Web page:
Coping with cold

first_imgBy Mike IsbellUniversity of GeorgiaWow. It’s been really cold this winter.I’m surprised the creeping gardenias at my house have made it through the cold. Truly frigid weather (12 degrees at my house) is supposed to severely injure them. I knew that when I planted them, but it’s been so long since we’ve had a real winter I just didn’t think we’d see temperatures like that.Years ago — OK, many years ago, back when we had “real” winters and I was a kid at home in north Georgia, and back when it seemed to snow every year, and we saved water in big pots because the water pipes froze all the time, and I slept in an unheated room and no electric blanket — now, that was cold.At night, even with so many blankets and quilts I could hardly turn over in the bed, the only way to stay warm was to sleep rolled up in a ball. I didn’t dare stretch out, because those sheets at the foot of the bed were ice cold.We didn’t worryBack then, we didn’t worry about outdoor plants freezing. We worried about the water freezing and pipes bursting. And we didn’t worry too much about Spot and Butch, our old “sooner” dogs freezing. You do know what a “sooner” is, don’t you? You know –“sooner one breed or another.”Now we worry about our plants freezing.So if you’re worried that cold weather may cause the demise of your plants, here’s what you can do.Bring in your containerized plants. But remember, even an unheated garage can get below freezing. And I can tell you from experience that an unheated bedroom can, too.Add an extra layer of pine straw or mulch over perennials and annuals. Tender shrubs can be covered with cardboard boxes or thick blankets. Cover them all the way to the ground and leave the covering open to the ground so the heat radiating from the soil can rise up under the covering.No plasticDon’t cover the plants with plastic. That will encourage moisture lost from the foliage to condense on the leaves and flowers, causing ice crystals that may damage plant parts and cause more damage.And don’t try to spray the plants with water to form a layer of ice on the foliage. You just can’t apply the volume of water needed to make this type of freeze protection effective.Pansies can be frozen solid and still come back.How can they do that? I called horticulturist Paul Thomas at the university to find out.”When it gets cold,” Paul explained, “most plants die because the ice freezes within the cells and ruptures the cell membranes. This damage either kills the plant outright or allows in disease that quickly finishes off the plant.”Making antifreezePansies and many other perennials, he said, can sense the cold and move water from the cells into the between-cell spaces. They relocate water into the roots, too, where it is less likely to freeze underground.”When the water is removed, the cell contents inside are concentrated,” he said, “and all the sugars from photosynthesis form a simple antifreeze. The pansy may turn a dull, gray green, but it’s perfectly happy.”When things warm up, he said, the plants move water back into the cells and come back strong.I don’t know if “sooner” dogs can be frozen solid, but they always come back.last_img read more

Cricket News Find It Easier To Bowl In Death Overs: Deepak Chahar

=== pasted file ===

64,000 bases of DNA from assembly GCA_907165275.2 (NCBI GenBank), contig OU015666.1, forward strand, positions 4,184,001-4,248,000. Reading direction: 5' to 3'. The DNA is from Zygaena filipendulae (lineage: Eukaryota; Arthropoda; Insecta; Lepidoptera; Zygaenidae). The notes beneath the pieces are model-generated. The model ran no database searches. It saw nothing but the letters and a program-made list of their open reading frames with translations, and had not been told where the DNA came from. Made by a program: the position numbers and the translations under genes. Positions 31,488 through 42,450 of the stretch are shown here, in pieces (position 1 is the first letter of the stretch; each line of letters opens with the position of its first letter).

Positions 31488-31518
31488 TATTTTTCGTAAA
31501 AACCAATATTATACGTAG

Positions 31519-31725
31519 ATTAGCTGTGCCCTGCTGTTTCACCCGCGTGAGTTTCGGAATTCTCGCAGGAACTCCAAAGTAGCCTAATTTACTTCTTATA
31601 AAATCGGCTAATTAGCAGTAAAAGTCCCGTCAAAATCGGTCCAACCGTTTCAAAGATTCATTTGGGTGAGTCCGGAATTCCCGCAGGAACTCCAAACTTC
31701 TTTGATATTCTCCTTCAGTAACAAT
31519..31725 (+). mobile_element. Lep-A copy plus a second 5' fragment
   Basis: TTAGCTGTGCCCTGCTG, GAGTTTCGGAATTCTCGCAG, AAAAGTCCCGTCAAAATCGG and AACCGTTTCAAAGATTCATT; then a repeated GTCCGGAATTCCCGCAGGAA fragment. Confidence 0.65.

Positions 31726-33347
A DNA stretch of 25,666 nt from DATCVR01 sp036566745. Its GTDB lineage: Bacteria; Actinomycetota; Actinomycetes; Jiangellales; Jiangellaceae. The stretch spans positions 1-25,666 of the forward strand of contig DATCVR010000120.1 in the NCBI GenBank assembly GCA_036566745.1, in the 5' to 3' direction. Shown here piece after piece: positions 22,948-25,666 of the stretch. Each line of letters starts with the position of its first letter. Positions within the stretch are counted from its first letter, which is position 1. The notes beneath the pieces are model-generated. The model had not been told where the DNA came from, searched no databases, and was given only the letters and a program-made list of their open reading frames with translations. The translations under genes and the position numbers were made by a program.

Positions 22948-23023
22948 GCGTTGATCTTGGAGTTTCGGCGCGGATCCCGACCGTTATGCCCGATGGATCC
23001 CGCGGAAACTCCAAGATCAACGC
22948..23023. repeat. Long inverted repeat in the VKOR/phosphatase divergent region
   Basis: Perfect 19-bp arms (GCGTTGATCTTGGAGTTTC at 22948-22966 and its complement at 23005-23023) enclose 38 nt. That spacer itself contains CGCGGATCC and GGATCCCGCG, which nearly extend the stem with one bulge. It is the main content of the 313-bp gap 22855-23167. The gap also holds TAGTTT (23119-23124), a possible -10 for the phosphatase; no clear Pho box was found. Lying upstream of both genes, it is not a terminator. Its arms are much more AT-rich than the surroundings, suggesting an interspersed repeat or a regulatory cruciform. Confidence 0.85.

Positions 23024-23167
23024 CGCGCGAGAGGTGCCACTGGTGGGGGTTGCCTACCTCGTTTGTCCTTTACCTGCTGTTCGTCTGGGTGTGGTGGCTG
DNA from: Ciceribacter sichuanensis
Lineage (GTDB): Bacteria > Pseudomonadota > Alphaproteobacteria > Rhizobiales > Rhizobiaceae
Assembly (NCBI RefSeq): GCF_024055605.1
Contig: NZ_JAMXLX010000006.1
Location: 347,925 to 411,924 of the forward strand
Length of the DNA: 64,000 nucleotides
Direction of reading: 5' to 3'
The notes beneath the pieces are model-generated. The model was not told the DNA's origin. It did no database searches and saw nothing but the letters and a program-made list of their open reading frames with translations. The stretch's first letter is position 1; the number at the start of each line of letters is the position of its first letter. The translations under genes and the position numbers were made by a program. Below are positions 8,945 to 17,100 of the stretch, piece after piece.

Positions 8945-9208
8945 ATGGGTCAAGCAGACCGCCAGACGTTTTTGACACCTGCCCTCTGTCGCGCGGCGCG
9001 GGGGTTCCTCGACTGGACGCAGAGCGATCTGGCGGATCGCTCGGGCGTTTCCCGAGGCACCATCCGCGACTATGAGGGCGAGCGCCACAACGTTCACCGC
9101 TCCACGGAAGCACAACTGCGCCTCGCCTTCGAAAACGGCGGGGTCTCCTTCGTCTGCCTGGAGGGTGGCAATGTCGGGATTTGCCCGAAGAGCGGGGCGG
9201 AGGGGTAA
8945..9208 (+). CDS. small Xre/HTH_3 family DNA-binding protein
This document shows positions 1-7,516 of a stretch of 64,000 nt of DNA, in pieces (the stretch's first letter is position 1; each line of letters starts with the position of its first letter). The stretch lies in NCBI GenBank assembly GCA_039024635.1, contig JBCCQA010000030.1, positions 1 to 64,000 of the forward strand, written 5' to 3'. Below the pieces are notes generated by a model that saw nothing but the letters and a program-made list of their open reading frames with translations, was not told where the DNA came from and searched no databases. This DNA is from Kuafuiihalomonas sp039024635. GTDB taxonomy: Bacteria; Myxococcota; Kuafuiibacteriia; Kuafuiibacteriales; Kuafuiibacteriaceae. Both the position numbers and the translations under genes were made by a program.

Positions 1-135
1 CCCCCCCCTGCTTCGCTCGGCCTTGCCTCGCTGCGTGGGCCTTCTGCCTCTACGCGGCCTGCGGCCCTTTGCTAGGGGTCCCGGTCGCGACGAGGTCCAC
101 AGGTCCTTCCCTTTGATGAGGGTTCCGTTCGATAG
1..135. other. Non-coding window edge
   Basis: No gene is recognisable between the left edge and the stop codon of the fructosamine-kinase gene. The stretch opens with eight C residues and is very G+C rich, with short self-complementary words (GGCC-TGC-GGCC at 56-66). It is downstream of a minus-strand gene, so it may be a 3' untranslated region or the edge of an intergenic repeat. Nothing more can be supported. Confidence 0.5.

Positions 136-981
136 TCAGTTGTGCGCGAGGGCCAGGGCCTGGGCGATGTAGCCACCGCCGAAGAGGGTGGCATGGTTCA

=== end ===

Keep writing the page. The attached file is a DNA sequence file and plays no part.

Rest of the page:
first_imgNew Delhi: Deepak Chahar had an impressive outing in the Mohali Twenty20 International against South Africa on Wednesday. In his opening spell in the powerplay, he dismissed Reeza Hendricks for 6 and in the death overs, with South Africa aiming a big finish, he came back and got the wicket of Temba Bavuma for 49 to finish with 2/22 in four overs. Chahar has been impressive ever since his debut with his ability to swing the ball both in the air and off the pitch as well as using the variations. The death overs in any form of limited overs cricket is a challenge for bowlers. Most are unable to execute their skills and their confidence takes a beating after the batsmen go after them aggressively. For Chahar, the opposite is true. The youngster claimed that he relishes bowling in the death overs rather than in the powerplay as there are more fielders and he likes to take the batsmen by surprise.”Earlier I used to bowl more in the death overs and find it easier because in Powerplay you have only two fielders outside the circle and after that you have the protection of five fielders. You can use variation also in death overs. How I bowl depends on the batsmen. In the death overs, the batsmen is expecting yorkers or a slower ball but if you can also bowl a bouncer or knuckle ball, it can surprise him. You to have to keep guessing the batsman,” Chahar said.Also Read | Steve Smith Retains No.1 ICC Rankings, Says ‘Gave It All’ In Ashes 2019The Rajasthan pacer, who is used to open the bowling for Chennai Super Kings in the Indian Premier League and when asked about how he developed his skills, Chahar was unsure. In his opening spell of three overs, Chahar swung the ball and picked up the wicket of Reeza Hendricks before returning in the 18th over to remove a set Temba Bavuma with a well disguised slower ball. “I don’t know how I developed it (bowling at the top) but you have to do it when you are playing for India. It is challenging with only two fielders outside the circle. But I have started thinking sub-consciously that I will need to bowl three overs with two fielders outside the circle,” Chahar said.Also Read | MS Dhoni Cares About Indian Cricket And Is On Same Page With Us: Virat KohliIndia are gearing up for the 2020 World T20 which is in Australia and they have a total of 27 international Twenty20 games before they finalise their team composition. Chahar has impressed in the chances that he has got but he is aware that cementing his place in the Indian cricket team for the tournament is far from guaranteed. “There is one whole year left for that. I play each match as if it is my last for India. At this time Indian cricket is at the top. If you want to play you have to do well in almost every game. There is a lot of competition and may be that is why Indian cricket is at the top. There is no guarantee that you will get your place back even if you are returning from an injury,” Chahar said. The third and final game of the three-match Twenty20 International series will be played on September 21 at the M Chinnaswamy stadium in Bangalore. With the first match in Dharamshala being abandoned due to rain and the second match in Mohali resulting in an India win, Virat Kohli’s side will be determined to clinch the series and continue their dominance of South Africa in limited overs cricket. For all the Latest Sports News News, Cricket News News, Download News Nation Android and iOS Mobile Apps.last_img read more